Deckchair Poets - 'Who Needs Pyjamas?'

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Deckchair Poets - 'Who Needs Pyjamas?'

For those with a more prominent funny bone, this could well be one of the surprise albums of the year.

Right from first glance of spaced out zebras wearing pyjamas on the cover of Deckchair Poets 'Who Needs Pyjamas?' you know that wacky and kooky are words in play here. Add to that short (and by short I mean fifteen to forty seconds) tracks with titles like 'Toilet – The Household Necessities Trilogy Part 1', flushing sounds and all, (parts 2 and 3 extol the virtues of washing machines and refrigerators), 'Silverfish', about, well standing on a silver fish and 'Crem'', where we take Grandad down to the crematorium, and you really are well within your rights to ask why you should care. The answer is twofold. Firstly because the people involved in this less than serious endeavour include Geoff Downes (Asia/Yes), Nick D'Virgilio (Spock's Beard) and Lynden Williams (Jerusalem/The Brits) and secondly because while the lyrics for much of this album are decidedly tongue in cheek, the music most certainly isn't.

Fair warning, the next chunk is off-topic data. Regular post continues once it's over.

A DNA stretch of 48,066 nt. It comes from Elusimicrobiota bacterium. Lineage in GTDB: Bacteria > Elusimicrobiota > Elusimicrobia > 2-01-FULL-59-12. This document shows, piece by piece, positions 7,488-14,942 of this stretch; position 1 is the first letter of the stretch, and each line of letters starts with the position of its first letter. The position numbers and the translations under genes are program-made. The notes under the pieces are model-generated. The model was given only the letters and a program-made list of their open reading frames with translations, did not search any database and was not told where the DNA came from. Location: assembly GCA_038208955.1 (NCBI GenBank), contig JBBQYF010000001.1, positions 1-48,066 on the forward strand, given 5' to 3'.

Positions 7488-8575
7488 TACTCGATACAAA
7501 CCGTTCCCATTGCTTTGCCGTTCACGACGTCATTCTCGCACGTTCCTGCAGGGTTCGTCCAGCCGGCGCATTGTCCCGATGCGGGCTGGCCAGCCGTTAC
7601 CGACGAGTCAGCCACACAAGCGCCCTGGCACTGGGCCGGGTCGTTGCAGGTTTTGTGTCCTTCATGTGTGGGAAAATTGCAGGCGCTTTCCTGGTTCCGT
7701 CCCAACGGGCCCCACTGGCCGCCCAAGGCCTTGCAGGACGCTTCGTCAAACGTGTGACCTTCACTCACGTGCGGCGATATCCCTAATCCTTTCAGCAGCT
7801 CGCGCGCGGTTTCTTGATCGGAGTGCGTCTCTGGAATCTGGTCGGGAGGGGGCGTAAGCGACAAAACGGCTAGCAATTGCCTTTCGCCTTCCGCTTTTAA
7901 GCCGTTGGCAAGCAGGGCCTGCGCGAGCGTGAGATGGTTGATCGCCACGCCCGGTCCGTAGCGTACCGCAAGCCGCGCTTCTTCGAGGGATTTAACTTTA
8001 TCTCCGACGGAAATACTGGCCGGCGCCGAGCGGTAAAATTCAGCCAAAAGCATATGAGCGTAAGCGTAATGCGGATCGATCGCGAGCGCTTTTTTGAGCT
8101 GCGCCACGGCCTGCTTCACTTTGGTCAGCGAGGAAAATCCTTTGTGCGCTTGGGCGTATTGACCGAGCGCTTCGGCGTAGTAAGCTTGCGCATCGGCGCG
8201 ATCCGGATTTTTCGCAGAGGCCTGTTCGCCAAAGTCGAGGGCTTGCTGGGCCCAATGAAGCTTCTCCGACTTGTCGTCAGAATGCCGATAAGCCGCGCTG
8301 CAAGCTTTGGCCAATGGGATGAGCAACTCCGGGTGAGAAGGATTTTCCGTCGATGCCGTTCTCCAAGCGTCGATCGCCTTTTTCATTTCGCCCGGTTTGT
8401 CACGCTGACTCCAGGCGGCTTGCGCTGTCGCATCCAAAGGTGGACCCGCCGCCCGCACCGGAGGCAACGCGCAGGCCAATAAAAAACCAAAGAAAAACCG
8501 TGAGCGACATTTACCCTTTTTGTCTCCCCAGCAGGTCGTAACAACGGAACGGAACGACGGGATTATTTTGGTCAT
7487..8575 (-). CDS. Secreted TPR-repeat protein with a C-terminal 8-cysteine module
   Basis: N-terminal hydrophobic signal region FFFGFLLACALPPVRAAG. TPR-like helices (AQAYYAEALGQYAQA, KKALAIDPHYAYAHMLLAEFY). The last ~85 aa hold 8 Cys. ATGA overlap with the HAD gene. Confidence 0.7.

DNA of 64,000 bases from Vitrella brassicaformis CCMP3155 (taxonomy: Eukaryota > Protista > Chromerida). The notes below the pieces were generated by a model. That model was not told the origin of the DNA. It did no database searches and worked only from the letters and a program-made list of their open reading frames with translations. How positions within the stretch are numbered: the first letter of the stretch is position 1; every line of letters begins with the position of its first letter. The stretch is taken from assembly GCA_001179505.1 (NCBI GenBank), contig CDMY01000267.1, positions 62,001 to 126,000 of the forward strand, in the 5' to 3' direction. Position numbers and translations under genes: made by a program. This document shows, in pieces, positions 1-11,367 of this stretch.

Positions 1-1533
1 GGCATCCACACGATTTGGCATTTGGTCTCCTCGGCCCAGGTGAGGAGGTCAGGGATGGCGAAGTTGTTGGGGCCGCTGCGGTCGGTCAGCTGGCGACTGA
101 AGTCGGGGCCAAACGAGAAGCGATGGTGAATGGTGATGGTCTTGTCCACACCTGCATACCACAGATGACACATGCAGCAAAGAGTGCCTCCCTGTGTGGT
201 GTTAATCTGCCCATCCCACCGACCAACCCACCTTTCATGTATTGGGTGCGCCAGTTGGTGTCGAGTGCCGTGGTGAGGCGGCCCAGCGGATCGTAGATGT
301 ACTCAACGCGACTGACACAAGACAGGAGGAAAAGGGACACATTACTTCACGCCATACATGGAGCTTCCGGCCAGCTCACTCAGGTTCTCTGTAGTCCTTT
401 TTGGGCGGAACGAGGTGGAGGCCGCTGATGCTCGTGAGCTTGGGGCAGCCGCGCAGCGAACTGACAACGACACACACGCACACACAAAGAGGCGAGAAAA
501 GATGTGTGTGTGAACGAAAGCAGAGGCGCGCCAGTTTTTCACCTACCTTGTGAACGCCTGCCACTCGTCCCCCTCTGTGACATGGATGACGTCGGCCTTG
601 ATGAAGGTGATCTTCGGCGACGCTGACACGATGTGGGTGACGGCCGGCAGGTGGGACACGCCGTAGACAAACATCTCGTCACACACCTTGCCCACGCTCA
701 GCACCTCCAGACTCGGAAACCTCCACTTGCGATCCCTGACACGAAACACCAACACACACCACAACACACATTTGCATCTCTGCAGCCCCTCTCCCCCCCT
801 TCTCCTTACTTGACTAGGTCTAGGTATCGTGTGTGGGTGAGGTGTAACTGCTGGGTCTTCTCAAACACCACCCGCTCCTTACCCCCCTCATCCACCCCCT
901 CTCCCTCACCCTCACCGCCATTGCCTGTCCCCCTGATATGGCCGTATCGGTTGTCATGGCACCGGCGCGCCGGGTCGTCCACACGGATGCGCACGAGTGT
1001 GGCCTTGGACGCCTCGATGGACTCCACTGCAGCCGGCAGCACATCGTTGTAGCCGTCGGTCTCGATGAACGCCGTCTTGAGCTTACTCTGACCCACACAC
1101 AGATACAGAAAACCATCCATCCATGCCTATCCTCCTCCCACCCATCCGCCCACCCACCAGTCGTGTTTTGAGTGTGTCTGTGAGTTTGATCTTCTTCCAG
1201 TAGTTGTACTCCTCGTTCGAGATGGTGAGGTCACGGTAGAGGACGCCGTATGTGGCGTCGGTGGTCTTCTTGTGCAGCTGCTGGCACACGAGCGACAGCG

That however isn't to suggest that 'Brown Trousers', 'One Ugly Child' or 'Walking Like A Crocodile' are exactly what you'd expect from this Prog collective, with a decidedly Rock 'n' Roll air evident throughout, even as the keyboard takes over. It's "Prock 'n' Roll" if you will, with thick hip gyrating grooves driving much of what sticks in the mind here, a fine cover of 'You're So Square' confirming the vibe. All the while Williams turns in a scintillating, powerful, quirky vocal performance which sits perfectly between a serious take on Prog, 'R'n'R... and madness!



In between the intentional wry humour of 'Whipsnade Escapees' with dog, elephant, horse and cow samples and 'Buddha In The Nude', where the song title is rhymed with "I suppose you think that's rather rude?", there are a selection of slightly more sensible social comments, 'Elephants Not Ivory' (an odd amalgam of The Stranglers 'Golden Brown' and The Kinks 'All Day And All Of The Night') being an animal rights anthem and 'Walking In A Crocodile' a humorous, if poignant take on growing old. However for most of this excellent musical escapade quirky and wacky are very high on the agenda. If that sounds like a major turn off, then possibly this will be hard work for you.

For those with a more prominent funny bone, Deckchair Poets could well be one of the surprise albums of the year!

Steven Reid

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